It was through taking action in addressing my heartbreak sorrow that I sought therapy and coaching. Even though it was as clear as day the reality I had been living in, I had to have it explained to me – several times, for me to grasp what my life had been until that point.

And that’s why I decided to become a life coach. My passion stems from various sources, but always, at the top, I want to create resources and be the coach that younger me needed. Believe me, younger Brittany Marie looked, she just didn’t know how to find it. And I don’t ever want that to happen again – not if I can help it.

What brought me home, to my inner divine, to my true self, was not running away from my past. Without understanding it, that’s what I had been doing my whole life – something I had been nurtured to do from the very beginning.

We can learn our truth, see our world for what it really is, but that doesn’t mean we’ll stand up and demand a better outcome for ourselves. They say that knowledge is half the battle, so when you are in this fight to live to the life of your dreams, we cannot give up once the curtains are drawn. We must choose empowerment and follow that onward. Or else, are we choosing at all?

Your drive for better, for love, for light is what will anchor your success in walking this hard, but worthwhile journey. It’s what I have done, and look how far I’ve come.


I want to shift now to the science behind this. I’ve done a good job of explaining what we do and do not face, and how difficult it can be to see the truth, but we’ve diverted, ever so slightly, from the way family trauma develops. So let’s back this up.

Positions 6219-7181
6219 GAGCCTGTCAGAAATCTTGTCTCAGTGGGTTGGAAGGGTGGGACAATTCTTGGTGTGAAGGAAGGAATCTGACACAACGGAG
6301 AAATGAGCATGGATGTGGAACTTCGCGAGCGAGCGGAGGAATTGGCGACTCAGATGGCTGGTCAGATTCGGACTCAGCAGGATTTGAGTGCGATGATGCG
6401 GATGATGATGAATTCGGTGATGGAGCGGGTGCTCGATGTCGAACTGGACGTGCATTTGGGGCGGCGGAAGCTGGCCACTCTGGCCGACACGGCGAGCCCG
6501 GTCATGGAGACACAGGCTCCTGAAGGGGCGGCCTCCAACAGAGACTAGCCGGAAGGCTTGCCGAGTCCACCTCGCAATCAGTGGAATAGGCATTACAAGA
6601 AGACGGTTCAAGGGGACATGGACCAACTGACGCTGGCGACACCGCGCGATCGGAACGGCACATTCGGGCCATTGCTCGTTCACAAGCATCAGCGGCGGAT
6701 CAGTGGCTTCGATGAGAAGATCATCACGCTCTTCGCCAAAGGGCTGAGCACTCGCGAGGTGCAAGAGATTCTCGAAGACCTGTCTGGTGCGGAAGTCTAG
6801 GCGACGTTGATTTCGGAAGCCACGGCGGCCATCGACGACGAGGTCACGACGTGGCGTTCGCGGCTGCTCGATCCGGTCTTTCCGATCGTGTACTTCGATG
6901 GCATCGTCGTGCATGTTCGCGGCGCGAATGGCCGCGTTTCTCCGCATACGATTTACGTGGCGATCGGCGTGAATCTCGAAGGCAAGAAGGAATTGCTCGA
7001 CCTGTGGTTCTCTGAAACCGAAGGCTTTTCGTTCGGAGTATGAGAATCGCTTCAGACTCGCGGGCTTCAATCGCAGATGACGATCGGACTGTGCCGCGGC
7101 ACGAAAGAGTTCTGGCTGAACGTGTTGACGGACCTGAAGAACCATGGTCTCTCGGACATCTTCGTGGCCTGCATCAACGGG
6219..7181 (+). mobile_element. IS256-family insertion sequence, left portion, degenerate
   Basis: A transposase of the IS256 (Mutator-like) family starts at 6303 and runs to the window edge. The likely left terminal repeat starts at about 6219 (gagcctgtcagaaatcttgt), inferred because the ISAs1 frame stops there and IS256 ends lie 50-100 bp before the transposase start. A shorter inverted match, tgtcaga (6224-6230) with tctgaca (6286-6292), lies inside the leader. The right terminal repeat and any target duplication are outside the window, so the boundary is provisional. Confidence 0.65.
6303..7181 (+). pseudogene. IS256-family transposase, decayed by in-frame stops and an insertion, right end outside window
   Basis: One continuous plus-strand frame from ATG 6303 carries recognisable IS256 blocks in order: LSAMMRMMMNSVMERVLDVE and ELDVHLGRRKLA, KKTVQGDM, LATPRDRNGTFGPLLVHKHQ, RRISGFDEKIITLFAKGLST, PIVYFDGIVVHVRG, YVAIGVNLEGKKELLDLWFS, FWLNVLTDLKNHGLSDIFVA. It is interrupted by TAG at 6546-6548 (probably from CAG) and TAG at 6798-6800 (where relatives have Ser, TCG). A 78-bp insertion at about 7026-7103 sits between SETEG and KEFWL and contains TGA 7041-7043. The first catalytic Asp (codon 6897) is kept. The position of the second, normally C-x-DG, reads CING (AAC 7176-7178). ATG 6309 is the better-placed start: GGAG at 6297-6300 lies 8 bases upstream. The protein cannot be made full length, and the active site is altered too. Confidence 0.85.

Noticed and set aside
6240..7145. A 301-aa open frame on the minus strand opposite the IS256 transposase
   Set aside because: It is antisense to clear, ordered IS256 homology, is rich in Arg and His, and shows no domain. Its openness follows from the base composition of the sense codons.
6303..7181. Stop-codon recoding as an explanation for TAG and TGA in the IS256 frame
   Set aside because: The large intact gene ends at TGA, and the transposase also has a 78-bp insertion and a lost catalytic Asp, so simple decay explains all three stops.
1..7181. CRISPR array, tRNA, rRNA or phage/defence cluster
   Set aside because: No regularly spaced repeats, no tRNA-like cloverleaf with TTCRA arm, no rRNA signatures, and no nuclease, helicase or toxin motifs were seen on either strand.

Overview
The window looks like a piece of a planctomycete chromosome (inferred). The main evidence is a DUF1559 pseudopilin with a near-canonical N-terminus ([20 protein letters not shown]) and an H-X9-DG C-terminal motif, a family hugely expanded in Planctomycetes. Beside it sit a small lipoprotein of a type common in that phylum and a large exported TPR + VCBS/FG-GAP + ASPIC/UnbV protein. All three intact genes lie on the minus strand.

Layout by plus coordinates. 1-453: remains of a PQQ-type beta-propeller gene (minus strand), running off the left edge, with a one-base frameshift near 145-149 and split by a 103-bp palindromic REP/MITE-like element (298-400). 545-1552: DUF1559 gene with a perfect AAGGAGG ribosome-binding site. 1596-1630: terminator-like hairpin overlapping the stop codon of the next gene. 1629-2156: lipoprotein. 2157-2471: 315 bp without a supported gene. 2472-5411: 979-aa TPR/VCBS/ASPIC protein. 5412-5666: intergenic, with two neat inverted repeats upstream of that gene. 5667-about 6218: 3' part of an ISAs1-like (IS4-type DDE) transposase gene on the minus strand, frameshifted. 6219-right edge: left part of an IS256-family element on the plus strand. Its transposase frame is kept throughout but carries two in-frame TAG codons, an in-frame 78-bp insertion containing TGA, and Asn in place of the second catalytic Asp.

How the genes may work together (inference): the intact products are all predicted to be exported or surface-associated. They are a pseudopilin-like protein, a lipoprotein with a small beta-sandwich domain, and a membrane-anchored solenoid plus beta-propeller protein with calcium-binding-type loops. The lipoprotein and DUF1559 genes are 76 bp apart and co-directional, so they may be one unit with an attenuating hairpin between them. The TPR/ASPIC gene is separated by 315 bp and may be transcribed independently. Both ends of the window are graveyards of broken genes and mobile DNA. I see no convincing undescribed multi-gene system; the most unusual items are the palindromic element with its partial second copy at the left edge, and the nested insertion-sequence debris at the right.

First, if you’ve interacted with my content before, then you know I love talking about the trifecta. I find time and time again that when we dive into spirituality, the trifecta can get swept underneath the rug and forgotten. If the trifecta is also new to you, it’s simply our mind-body-soul connection, which is in constant communication with each other. The trifecta is essential, but it certainly isn’t as exciting as moon rituals and creating an altar.

But your trifecta knows. It sees all and it remembers. The stress brought by trauma will create a physiological change to our trifecta so that we can live with the stress and ‘manage’ it. When the trauma is a source from family, you hold that trauma together and that bond encourages it to stay alive and unattended to. It becomes a systematic chain that’s hard to break. This can also be called secondary PTSD.

Within the last few years, there have been new developments in the study of epigenetics, which is inherited gene changes from the traumas experienced by our parents and grandparents. Many a time it has been proven to induce various diseases – mental, physical, and spiritual. Again, the trifecta knows.

You can read a review on the report of such a study, here.

It’s believed that the idea behind epigenetics is that our body, or trifecta, takes on the weight of these traumas because it wants us to be prepared in case something similar happens in our own lives. It can be helpful, but only if addressed and empowerment is sought after.

A really helpful, 15-minute interview held on WAMC’s The Roundtable with Mark Wolynn talks about this in more detail. Here is a quote:

“This is what we’re learning from science. These are inheritable stuff. These traumas – we’ve got to talk about them. Because when they are left shrouded in silence, when they are hidden, we think we are immunizing our children. Just the opposite. We need to talk about these things so the pattern doesn’t continue.”

Mark Wolynn is the author of It Didn’t Start With You: How Inherited Family Trauma Shapes Who We Are and How to End the Cycle – and a practiced expert in this field.

To listen to this interview, click here.